It appears 2009 may be a financial challenge for producers as milk prices continue to weaken while feed costs are a wild card. One solution is to maximize your forages. That may work best for areas where homegrown forages and available byproduct feeds offer economical nutrient sources. If you try this approach, pay close attention to these five areas:
Never give up milk or milk components, as 1 lb. of dry matter (10¢ to 12¢) can support 2 lb. of milk (35¢ to 40¢).
Higher levels of forages can be economically "right,” but feeding guidelines for dairy cattle do not change. Watch levels of metabolizable protein, neutral detergent fiber (NDF), lignin, acid detergent fiber, fat/oil and rumen fermentable carbohydrates.
Maximum forage level.
Several approaches can be used to estimate this figure, which will be farm-specific. One approach I like is 0.9% of the herd's body weight as forage NDF. For example, a 1,000-lb. Jersey herd could target 9 lbs. of forage NDF. This approach includes forage quality, ratio of corn silage to legume grass (corn silage can be low in NDF) and cow size.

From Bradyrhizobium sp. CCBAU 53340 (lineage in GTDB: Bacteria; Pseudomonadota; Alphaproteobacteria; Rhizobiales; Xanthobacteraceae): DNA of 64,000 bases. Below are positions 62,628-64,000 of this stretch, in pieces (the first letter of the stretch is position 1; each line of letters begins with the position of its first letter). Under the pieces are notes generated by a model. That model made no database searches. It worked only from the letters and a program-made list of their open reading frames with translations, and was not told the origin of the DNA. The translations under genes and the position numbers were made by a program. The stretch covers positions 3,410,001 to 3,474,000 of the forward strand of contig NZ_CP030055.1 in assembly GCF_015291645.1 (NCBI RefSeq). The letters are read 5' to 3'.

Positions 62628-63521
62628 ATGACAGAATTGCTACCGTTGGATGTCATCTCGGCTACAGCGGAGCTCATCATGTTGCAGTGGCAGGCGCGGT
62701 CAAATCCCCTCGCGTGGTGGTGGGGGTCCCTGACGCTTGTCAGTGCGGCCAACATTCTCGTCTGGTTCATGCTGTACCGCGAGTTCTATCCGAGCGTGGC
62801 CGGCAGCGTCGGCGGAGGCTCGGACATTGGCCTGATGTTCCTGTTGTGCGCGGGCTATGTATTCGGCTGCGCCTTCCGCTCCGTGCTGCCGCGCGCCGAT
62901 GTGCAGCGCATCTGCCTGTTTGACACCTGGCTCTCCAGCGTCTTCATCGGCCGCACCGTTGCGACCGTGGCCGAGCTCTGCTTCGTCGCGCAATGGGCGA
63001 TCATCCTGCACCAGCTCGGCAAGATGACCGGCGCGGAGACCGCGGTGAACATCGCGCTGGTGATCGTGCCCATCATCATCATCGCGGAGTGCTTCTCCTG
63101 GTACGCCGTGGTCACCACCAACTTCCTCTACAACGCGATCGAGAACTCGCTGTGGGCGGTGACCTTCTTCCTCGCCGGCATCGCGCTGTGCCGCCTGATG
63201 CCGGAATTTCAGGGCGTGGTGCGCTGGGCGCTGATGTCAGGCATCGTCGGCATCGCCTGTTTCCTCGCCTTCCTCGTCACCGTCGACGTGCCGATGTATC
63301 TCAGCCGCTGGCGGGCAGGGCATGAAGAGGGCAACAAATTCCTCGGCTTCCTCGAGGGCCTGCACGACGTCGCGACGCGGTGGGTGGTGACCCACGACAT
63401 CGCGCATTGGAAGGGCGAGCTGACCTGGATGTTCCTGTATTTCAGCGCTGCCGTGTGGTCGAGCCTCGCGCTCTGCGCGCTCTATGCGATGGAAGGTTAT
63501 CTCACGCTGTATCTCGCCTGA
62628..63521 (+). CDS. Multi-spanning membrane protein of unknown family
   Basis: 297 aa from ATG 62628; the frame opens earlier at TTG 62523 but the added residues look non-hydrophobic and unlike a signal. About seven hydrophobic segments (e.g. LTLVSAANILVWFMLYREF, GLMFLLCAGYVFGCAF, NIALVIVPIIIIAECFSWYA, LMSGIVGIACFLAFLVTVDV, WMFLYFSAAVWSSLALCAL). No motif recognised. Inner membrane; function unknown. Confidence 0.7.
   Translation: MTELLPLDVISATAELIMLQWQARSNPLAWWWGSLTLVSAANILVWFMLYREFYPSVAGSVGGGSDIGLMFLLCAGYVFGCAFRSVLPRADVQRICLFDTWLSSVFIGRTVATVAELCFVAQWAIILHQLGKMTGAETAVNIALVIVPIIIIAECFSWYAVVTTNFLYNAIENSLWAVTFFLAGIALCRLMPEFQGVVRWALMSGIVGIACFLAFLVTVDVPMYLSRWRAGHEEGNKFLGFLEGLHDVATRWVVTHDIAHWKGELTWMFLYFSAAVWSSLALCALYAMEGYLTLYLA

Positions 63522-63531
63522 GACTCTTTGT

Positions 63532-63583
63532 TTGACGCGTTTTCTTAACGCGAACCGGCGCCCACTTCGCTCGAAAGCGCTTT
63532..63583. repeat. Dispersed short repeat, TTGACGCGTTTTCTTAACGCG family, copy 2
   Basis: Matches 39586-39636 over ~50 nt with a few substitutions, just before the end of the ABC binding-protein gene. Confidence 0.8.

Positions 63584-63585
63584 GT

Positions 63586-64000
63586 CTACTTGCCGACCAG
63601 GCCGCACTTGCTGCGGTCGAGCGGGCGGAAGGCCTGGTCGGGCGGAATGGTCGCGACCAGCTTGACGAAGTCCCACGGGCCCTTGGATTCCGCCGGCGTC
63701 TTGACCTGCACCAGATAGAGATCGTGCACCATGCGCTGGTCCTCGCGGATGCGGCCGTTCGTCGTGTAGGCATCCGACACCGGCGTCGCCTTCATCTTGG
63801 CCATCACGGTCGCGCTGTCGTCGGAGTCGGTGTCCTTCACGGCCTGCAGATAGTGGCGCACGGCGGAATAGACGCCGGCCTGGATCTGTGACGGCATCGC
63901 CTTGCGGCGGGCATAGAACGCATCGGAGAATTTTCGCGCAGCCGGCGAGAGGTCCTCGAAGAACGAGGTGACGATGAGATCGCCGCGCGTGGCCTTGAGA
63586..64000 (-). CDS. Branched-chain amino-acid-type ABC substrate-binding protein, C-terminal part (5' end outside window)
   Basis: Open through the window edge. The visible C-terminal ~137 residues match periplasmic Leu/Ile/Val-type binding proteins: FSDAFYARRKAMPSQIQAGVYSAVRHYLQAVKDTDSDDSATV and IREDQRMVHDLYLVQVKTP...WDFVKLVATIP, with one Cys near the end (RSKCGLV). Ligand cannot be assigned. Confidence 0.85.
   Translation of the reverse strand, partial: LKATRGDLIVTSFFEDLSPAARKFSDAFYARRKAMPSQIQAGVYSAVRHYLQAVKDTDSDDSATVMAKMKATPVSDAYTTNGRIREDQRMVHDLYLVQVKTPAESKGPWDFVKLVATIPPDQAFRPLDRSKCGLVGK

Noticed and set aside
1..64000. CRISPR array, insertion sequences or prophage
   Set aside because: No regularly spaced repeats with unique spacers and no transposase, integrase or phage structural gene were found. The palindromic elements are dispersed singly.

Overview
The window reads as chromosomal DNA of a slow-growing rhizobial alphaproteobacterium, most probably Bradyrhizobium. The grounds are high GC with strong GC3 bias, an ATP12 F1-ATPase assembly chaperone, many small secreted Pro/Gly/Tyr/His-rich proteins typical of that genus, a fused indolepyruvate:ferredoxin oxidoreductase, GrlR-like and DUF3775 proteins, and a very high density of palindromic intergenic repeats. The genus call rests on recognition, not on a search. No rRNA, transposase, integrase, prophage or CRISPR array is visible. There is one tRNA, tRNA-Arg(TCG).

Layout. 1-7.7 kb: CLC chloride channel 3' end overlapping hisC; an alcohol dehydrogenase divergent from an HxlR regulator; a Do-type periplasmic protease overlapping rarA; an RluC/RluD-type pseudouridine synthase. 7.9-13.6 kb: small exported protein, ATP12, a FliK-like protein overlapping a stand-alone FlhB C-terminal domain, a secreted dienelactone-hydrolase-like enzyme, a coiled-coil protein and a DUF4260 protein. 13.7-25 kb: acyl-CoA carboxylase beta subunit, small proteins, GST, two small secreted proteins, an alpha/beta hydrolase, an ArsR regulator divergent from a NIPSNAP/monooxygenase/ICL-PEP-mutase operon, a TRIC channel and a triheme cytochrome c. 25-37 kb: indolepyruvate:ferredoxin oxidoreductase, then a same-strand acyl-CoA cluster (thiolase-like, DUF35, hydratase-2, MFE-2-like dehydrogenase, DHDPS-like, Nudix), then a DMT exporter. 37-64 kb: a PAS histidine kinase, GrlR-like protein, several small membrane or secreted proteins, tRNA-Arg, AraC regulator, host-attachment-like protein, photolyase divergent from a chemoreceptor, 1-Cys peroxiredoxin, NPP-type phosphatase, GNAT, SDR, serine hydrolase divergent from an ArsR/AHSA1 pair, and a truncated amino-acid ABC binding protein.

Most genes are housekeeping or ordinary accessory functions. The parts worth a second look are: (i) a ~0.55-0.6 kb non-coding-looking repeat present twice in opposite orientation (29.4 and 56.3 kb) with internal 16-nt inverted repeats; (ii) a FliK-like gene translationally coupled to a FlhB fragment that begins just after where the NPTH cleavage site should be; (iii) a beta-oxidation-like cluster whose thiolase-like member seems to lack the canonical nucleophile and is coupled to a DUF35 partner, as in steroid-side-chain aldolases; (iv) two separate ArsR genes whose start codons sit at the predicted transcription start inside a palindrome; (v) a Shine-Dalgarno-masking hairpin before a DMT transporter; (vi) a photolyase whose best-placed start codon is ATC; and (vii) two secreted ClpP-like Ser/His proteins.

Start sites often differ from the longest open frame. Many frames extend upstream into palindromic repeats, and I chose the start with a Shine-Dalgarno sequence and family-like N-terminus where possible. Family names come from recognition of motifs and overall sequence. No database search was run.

Another approach is to shift the forage-to-concentrate ratio. Herds have moved up from 50% to 55% forage. If forage is top-quality, this ratio can be increased to 60% to 65%.
Higher-quality forages deliver more nutrients per pound and increase dry matter intake—a win-win situation. Measurements that define high-quality forage are NDF digestibility to evaluate rumen degradation; legume-grass forages over 150 relative forage quality; total ration lignin content less than 4%; and a favorable silage fermentation profile.
Total ration NDF should be less than 1.3% of the cow's body weight (use the same calculation as the first approach under "Maximim forage level”). If NDF is too high, a high "fill factor” can limit intake (too much bulk and slower rates of digestion and passage). Another guideline would be to target less than 35% of total NDF in the ration.